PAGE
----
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Injuries Under the Jones Act & Maritime Law- Talk to a Lawyer

The Jones Act is a law enacted by Congress that provides protection to persons who are members of the crew of a ship or vessel. The Jones Act applies to inland river workers as well as offshore workers who work on a jackup rig, semi-submersible ship or rig, barge, drill ship, tug / towboat, crew boat. drill ship, dredge, floating crane, tanker, cargo ship, fishing vessel, chemical ship, research vessel, construction barge, lay barge, motorized platform, diving vessel, cruise ship, recreational boat or other floating / movable structures. The Jones Act 46 U.S.C. 688 (1970) governs the liability of vessel operators and marine employers for the work-related injury or death of an employee. It is a federal cause of action, meaning that the United States Congress intended for all seaman's injuries throughout the nation to be guided by the same liability standards of the Jones Act.

If you are a seaman and have been injured on a ship or vessel and your employer is not paying your medical bills, refusing to send you to a medical specialist or not paying you maintenance, then call us for a FREE CONFIDENTIAL CONSULTATION at 1-800-883-9858 .

Although the Jones Act protects seamen, it is not the same as workers' compensation. It does not require payment regardless of fault. In order for a worker to recover under the Jones Act, a worker must prove some negligence or fault on the part of the vessel's owners, operators, officers, and/or fellow employees or by reason of any defect in the vessel, its gear, tackle, or equipment. The Jones Act provides an injured seaman a remedy against his or her employers for injuries arising from negligent acts of the employer or co-workers during the course of employment on a ship or vessel. This means that the employer must do something unreasonable or fail to perform a reasonable act that would have prevented injury in order for the seaman to win his claim. An injured worker's maritime claim under the Jones Act can also raise claims against a vessel's owner that a dangerous condition existed on the vessel that made the vessel unseaworthy.

WARNING ! The rules for determining what types of maritime law or cause of action would apply in a given situation are extremely complicated and the wrong tactic or incorrect claim can threaten your success in this matter. Call an experienced attorney, If you have sustained a serious injury that threatens your ability to continue working or your ability to work without physical pain. Do not let a simple mistake ruin your chance for recovery.


If you are a crewman on a boat or vessel and were injured while working, you will be entitled to sue your employer for injuries caused by your employer's negligence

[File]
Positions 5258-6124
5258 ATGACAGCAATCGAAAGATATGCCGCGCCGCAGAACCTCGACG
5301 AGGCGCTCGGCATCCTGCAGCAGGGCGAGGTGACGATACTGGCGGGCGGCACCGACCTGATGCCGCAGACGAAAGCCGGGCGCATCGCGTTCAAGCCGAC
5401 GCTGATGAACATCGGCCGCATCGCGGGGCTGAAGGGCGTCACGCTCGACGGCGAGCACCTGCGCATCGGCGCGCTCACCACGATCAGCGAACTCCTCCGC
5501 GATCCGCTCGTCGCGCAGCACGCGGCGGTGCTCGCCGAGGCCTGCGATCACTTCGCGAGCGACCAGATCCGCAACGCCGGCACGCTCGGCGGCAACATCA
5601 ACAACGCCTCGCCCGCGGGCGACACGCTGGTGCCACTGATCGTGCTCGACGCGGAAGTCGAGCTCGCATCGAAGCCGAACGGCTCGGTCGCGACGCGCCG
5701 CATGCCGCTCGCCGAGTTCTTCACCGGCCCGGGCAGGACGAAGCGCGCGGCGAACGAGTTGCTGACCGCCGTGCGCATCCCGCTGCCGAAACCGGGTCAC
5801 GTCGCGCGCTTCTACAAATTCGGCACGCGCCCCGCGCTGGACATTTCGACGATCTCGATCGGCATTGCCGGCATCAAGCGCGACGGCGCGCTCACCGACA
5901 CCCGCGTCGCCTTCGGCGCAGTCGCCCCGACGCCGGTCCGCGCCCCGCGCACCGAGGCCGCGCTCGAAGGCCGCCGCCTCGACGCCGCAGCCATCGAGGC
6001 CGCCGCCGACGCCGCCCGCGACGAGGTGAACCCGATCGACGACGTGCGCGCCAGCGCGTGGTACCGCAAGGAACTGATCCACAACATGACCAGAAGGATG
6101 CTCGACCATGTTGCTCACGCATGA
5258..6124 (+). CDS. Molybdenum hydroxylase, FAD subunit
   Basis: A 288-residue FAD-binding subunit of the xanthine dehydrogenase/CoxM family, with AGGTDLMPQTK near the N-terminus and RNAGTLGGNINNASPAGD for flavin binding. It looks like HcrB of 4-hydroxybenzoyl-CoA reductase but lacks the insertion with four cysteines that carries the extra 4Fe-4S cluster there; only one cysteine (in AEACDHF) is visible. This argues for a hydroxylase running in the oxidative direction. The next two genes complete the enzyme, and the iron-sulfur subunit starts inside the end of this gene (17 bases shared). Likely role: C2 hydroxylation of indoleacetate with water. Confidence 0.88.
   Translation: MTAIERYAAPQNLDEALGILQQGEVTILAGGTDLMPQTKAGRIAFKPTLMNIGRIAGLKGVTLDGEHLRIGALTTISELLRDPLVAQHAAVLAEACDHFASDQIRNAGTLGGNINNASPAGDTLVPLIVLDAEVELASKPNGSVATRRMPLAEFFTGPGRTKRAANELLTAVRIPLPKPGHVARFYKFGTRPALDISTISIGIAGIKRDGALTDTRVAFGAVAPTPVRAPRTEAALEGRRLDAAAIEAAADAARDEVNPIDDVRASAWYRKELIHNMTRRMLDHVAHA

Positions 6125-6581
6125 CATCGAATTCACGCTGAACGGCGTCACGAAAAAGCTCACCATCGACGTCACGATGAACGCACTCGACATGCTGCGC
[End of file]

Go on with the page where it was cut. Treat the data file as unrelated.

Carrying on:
under a federal law called the Jones Act. Offshore drilling rigs, drill ships, barges and other motorized structures which are moveable and which float from hole to hole (semis and jackups), are considered vessels under the Jones Act. If you are a member of the crew of such a vessel and were injured while in the furtherance of your employment, then your employer will be responsible for paying your medical bills (called cure) and paying you a small daily allowance (called maintenance) during the time you are injured. In addition, you may be able to file a lawsuit against your employer if your employer was negligent or if there was something wrong with the vessel which made it unfit for its intended purpose. In a Jones Act lawsuit you may seek to recover past and future economic loss, pain and suffering, mental anguish, disfigurement, loss of capacity to enjoy life, loss of the ability to perform household services and take care of yourself, and other damages recoverable under the maritime law.


There are also time deadlines that apply which may prevent you from bringing your claim if they are not met. Depending upon where the accident happened and what law applies, the deadline can be one to three years from the date of the accident to file a lawsuit. Moreover, to preserve certain claims, you may need to take steps even before the FIRST anniversary of the accident. Before your lawyer can take steps to protect your interest, he will need time to investigate the parties involved and make sure he has enough information to properly assert the claim.


Call for a Free Confidential Consultation. There are no legal fees or court expenses charged to the client unless we obtain a recovery for the client. * Mr. Willis has been licensed for over 20 years and is a Board Certified Personal Injury Trial Lawyer certified by the Texas Board of Legal Specialization. Mr. Willis is licensed in the State of Texas, nationwide representation is available with the association of out of state counsel

After an accident, time becomes your enemy. It is important that an investigation is begun to determine the critical facts of the case, names of the witness and securing their statements. It is critical in any lawsuit and especially in a maritime action due to the nature of the remote location of most accident sites and uncertain work schedules and trips of the crewmen. Also if you are concerned that your employer will cut off your benefits or retaliate against you if you hire a lawyer, then call us and let us explain your rights under the Jones Act. Either way, call us if we can help.

Call Toll Free at 1-800-883-9858 or 1-800-468-4878

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